Not many know the story of Rodolfo Siviero, a humble yet extraordinary man that helped save numerous artworks from falling into the clutches of “Nazi Plunder”. A bonafide “Italian 007”, Siviero was born in 1911 in the province of Pisa but moved to the Renaissance capital in 1924 to study arts and literature at the University of Florence. Although his aim was to become an art critic, he ended up joining Italy’s secret service in 1930. Swiftly swapping sides from fascist to anti-fascist front, Siviero also coordinated the Italian partisans’ intelligence activities. He dedicated his life to retrieving and hiding looted artworks and at his death he left his wonderful Neo-Renaissance home on the Lungarno Serristori to the region of Tuscany. For Strings City, at 6pm and 7.30 pm the first floor will resound with the notes of Mozart and Hoffmeister and the museum will offer a free guided tour of the rooms, where you can admire paintings by Giorgio De Chirico, Ardengo Soffici, Pietro Annigoni and gilded Medieval tableaux. The museum is open Sunday and Monday from 10 am to 1 pm all year round. The entry is free of charge.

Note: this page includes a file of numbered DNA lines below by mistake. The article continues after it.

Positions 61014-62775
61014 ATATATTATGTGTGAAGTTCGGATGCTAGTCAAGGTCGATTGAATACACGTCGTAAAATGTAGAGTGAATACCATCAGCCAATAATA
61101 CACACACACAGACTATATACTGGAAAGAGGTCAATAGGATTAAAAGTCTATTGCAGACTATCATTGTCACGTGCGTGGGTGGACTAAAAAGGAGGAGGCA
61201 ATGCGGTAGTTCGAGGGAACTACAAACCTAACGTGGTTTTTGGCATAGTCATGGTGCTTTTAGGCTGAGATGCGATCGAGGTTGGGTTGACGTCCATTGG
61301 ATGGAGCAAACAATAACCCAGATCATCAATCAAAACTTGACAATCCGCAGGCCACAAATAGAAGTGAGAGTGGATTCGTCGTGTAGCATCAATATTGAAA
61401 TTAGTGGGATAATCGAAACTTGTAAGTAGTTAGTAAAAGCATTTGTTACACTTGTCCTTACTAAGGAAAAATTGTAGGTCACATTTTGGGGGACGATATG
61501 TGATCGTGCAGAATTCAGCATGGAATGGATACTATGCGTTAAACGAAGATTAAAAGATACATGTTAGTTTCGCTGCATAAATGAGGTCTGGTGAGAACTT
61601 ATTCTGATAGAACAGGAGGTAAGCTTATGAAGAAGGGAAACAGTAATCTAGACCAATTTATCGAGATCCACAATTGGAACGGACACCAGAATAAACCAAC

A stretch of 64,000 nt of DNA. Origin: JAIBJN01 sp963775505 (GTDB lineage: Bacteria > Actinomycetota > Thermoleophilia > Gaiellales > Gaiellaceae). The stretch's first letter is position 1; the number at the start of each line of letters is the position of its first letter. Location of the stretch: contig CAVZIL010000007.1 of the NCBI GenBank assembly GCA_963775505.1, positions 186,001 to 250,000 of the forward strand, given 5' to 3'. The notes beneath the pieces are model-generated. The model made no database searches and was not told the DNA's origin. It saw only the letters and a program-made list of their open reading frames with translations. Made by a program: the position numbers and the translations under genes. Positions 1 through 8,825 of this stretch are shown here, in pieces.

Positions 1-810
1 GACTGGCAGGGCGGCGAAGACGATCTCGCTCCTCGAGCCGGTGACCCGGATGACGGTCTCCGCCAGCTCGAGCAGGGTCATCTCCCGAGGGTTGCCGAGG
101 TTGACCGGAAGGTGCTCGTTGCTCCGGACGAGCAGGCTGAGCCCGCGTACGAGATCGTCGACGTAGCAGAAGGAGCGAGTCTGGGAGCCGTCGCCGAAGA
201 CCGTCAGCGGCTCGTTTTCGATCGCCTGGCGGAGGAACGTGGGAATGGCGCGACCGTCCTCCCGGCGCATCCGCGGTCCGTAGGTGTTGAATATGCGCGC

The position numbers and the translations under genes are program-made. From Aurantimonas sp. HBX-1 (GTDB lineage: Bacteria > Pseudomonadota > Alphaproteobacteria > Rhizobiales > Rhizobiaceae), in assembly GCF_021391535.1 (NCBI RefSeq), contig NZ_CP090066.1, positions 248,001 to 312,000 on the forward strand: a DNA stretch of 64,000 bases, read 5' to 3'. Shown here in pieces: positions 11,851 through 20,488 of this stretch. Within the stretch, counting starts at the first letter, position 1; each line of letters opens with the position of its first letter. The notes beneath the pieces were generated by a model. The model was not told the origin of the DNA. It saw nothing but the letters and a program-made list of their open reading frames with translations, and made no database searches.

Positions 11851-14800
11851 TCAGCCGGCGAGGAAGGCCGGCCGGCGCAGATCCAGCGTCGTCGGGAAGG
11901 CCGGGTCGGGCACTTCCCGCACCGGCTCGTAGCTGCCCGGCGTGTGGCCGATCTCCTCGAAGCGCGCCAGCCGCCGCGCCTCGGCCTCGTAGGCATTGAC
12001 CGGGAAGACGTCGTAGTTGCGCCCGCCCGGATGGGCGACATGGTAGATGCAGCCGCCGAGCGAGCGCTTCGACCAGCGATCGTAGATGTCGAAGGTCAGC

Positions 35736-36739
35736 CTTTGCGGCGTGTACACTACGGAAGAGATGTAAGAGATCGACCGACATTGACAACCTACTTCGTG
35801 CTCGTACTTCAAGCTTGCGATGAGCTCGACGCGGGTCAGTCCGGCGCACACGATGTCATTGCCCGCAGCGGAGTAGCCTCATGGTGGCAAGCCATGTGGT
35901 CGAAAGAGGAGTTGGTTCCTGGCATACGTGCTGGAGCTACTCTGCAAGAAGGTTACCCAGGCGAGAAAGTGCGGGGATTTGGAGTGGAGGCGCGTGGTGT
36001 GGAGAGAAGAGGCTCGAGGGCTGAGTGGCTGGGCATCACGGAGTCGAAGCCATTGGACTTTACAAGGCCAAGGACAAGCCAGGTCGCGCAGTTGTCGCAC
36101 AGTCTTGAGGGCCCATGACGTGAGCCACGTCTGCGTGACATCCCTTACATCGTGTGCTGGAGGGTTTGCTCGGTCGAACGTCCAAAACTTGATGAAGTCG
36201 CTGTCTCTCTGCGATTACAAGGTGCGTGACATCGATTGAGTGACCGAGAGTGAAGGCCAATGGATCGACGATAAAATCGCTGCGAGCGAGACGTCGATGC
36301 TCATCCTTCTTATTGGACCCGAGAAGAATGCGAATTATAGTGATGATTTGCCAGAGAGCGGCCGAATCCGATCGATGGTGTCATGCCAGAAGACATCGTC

Address: Lungarno Serristori, 1


The Sacello del Santo Sepolcro

Pure marble perfection

Leon Battista Alberti knew his skills: this is pure marble perfection